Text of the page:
I was a kid. It was normal. The Jedi were the good guys and we idolized them because we wanted to have a fun time in space, just like all the kids in 1977 when A New Hope came out. And to this day, no one else in the history of media has impacted my life like Anakin Skywalker.

I saw myself in Anakin and I still do, something that tends to freak people out because…well, he’s Darth Vader, and Darth Vader is not a good dude. And I get that, obviously. But there’s a lot of stuff in Anakin that hit me as a kid, especially watching him as a child in The Phantom Menace.

I also grew up with a single mother, no dad, and a lot of misplaced feelings, namely anger and fear. I had a weird mix of panic and recklessness, a side effect of my ADHD and undiagnosed anxiety disorder. I had a tendency to try to do the right thing but mess it up in the worst way possible. I loved my friends with every fiber of my being and desperately craved validation, lashing out when I didn’t receive it. There were a lot of similarities. There still are. As a kid, I saw myself as Anakin in The Phantom Menace. As an adult, I see myself in Revenge of the Sith, and it helps me keep myself in check.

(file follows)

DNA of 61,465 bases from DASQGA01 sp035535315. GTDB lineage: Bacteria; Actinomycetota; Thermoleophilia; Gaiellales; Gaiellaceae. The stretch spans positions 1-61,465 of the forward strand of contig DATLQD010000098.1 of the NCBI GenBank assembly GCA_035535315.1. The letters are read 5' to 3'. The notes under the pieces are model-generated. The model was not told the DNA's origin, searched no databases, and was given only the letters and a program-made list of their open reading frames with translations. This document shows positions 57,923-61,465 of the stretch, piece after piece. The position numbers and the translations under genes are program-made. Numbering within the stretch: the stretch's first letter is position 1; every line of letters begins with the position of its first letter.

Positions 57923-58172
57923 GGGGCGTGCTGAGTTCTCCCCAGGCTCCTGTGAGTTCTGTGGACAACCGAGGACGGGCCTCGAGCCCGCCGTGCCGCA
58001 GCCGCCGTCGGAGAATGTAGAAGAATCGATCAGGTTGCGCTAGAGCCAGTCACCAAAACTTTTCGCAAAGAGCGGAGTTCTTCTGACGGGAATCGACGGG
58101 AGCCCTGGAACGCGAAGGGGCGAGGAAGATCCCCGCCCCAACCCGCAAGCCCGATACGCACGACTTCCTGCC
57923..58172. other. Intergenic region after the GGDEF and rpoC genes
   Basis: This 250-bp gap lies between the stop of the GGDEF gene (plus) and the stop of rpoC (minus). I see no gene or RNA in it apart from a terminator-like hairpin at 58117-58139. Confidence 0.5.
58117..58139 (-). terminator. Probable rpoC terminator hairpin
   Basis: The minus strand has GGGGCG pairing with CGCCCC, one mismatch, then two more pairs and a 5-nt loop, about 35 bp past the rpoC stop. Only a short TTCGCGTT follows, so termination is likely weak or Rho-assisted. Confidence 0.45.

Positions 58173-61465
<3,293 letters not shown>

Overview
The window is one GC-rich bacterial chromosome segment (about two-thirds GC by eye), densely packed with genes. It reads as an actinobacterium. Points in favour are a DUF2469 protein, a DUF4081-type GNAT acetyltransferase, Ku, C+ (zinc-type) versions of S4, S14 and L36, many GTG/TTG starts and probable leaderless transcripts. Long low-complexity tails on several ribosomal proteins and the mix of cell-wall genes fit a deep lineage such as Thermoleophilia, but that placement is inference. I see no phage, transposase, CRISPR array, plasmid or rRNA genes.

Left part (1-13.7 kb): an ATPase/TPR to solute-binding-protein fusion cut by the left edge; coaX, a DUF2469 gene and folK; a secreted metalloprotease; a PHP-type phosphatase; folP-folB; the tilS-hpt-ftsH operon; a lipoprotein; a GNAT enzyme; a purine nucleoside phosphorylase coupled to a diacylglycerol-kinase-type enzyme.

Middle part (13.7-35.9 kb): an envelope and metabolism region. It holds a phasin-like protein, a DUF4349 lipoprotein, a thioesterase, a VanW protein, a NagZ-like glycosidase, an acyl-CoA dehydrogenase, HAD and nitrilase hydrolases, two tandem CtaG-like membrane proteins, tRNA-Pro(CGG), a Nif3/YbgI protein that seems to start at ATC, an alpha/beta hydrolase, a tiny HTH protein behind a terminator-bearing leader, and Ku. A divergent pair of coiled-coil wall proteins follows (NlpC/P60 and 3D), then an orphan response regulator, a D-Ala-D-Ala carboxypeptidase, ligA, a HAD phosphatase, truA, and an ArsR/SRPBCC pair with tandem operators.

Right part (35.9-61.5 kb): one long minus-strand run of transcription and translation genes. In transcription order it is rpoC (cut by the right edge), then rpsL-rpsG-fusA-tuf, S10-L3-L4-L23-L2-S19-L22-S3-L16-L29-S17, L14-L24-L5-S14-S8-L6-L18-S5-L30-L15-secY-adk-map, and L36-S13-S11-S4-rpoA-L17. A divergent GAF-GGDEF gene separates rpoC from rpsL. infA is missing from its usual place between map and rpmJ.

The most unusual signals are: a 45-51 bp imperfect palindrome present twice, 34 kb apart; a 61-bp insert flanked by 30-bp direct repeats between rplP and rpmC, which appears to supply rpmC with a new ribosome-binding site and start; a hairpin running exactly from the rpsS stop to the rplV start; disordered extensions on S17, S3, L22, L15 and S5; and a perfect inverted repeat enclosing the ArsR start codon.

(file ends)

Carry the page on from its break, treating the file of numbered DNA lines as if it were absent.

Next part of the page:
Anakin has been my hero for my whole life, strange as it may seem. He taught me that it’s normal to feel conflicted and upset and, in Return of the Jedi, he taught me that you can still be a good person, even if you do bad things (though hopefully I’ll never do anything nearly as bad as he did). Anakin Skywalker, along with Obi-Wan Kenobi and Padmé Amidala, taught me how to grow up and were with me every step of the way. But, the sequel trilogy ignored all of it.